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Two Campuses Silicon Built
The boom and bust cycles of Silicon Valley demand a different, more flexible workplace.
By Frank Edgerton Martin

Northern California has long been a region of innovation in landscape architecture and campus planning. From the early Bay Area public schools and parks designed by Lawrence Halprin, FASLA, in the 1950s to the pedestrian-friendly Foothills College designed in Los Altos Hills by Sasaki Walker Associates, the postwar growth of the region created new models for public space in the Automotive Age.

Forty years later, Silicon Graphics Inc. (SGI), working with landscape architects from The SWA Group, is building corporate campuses that depart from the traditional office park bastion surrounded by parking. Instead, the buildings open to embrace a continuum of gardens and plazas that flow from public to private space. As an established industry leader in the virtual imaging and used by the military to simulate weapons and by industry to test new products, SGI is well accustomed to innovation. The next generation of virtual exhibits for science museums and world fairs is already in use within the test labs of SGI's leading clients and in the highly secured labs of its own facilities.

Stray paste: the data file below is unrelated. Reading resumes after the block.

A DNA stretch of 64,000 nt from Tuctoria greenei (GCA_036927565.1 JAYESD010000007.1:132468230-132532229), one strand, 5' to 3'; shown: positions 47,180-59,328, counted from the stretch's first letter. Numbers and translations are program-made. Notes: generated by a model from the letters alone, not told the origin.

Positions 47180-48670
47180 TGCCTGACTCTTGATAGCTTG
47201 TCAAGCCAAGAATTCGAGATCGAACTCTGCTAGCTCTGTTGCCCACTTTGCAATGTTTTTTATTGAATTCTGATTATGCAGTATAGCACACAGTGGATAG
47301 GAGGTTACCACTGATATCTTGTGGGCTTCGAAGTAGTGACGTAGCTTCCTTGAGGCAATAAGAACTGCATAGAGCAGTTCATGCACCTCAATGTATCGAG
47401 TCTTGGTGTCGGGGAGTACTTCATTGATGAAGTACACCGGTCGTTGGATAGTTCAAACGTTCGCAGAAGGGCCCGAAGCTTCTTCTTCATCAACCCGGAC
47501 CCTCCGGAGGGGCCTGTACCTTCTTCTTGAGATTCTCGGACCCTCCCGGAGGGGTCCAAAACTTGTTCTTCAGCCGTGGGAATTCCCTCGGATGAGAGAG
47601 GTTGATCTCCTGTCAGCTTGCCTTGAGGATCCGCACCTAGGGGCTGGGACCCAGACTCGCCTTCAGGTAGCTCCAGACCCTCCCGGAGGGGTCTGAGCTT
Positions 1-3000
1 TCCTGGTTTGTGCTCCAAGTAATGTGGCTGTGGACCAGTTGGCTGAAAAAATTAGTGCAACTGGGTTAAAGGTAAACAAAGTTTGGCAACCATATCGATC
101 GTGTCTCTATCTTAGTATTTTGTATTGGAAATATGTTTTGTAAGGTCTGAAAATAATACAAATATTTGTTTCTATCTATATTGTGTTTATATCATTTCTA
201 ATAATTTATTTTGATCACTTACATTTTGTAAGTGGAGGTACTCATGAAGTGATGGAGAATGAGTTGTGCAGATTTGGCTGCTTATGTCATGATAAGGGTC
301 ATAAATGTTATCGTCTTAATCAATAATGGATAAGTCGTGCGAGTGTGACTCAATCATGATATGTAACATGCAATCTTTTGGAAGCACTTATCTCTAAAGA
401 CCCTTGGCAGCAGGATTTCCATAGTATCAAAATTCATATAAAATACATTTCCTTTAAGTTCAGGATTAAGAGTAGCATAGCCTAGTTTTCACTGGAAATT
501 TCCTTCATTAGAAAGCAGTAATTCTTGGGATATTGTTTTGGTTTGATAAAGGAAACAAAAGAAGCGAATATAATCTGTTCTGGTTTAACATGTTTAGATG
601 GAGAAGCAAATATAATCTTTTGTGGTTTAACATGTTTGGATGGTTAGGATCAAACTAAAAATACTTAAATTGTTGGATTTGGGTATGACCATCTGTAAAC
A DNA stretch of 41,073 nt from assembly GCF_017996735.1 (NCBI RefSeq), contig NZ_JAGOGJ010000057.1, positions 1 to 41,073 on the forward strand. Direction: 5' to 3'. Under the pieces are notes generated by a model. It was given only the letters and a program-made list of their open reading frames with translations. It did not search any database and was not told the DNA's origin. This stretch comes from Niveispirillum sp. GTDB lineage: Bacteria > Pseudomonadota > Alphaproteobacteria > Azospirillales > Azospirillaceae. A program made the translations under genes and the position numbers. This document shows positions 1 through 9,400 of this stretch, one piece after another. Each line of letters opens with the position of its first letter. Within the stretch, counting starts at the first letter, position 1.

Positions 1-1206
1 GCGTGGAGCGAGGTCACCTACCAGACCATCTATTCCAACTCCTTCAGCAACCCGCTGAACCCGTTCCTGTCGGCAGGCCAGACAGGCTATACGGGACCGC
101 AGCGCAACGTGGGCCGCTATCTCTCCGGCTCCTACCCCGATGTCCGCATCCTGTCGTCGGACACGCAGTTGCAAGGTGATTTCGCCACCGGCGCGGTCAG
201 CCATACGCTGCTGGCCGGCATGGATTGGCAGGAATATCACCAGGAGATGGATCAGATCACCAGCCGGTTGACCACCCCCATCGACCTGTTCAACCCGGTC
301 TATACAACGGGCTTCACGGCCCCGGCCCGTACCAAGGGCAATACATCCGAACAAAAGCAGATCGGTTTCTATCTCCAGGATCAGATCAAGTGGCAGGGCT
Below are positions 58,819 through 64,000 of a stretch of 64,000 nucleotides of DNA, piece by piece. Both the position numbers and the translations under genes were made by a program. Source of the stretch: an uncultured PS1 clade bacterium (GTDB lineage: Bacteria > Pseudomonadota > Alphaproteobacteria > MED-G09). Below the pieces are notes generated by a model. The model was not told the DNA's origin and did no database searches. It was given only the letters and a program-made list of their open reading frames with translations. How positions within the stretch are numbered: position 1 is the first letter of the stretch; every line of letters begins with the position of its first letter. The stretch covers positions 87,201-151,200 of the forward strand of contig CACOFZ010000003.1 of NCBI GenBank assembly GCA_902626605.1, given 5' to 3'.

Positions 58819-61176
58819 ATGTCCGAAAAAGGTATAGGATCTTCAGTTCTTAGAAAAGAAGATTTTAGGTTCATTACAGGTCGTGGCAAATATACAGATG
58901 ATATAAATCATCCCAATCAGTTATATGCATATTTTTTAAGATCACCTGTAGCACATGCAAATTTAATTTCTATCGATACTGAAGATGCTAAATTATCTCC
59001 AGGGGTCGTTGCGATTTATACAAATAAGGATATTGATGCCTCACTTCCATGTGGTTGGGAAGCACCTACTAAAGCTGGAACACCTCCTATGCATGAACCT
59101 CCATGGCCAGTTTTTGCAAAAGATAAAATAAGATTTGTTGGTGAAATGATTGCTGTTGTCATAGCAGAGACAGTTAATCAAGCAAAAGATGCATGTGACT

It's no secret that high technology is a volatile industry where stock option booms can turn to bust in six months. For companies like SGI, the greatest resources are human talent, collaboration, and ingenuity. Keeping the best employees loyal means treating them well with exercise rooms, meditation chambers, gardens, and active recreation areas that can relieve the stress of all-nighters and looming deadlines.

Dan Tuttle, ASLA, has worked with SGI in the design of three campuses in the Mountain View area north of San Jose. As the second project to come on line, the SGI Amphitheater Technology Center, or "Charleston campus," is a significant model in design for knowledge workers—the all-important "symbolic analysts" who write software, develop new imaging techniques, and envision new applications for technology in life and business. These information gurus are, as economist Richard Florida has argued, generally active young adults who "place a high value on amenities and the environment in their choices of where to live and work." Landscape architects have an important role to play in keeping them happy.

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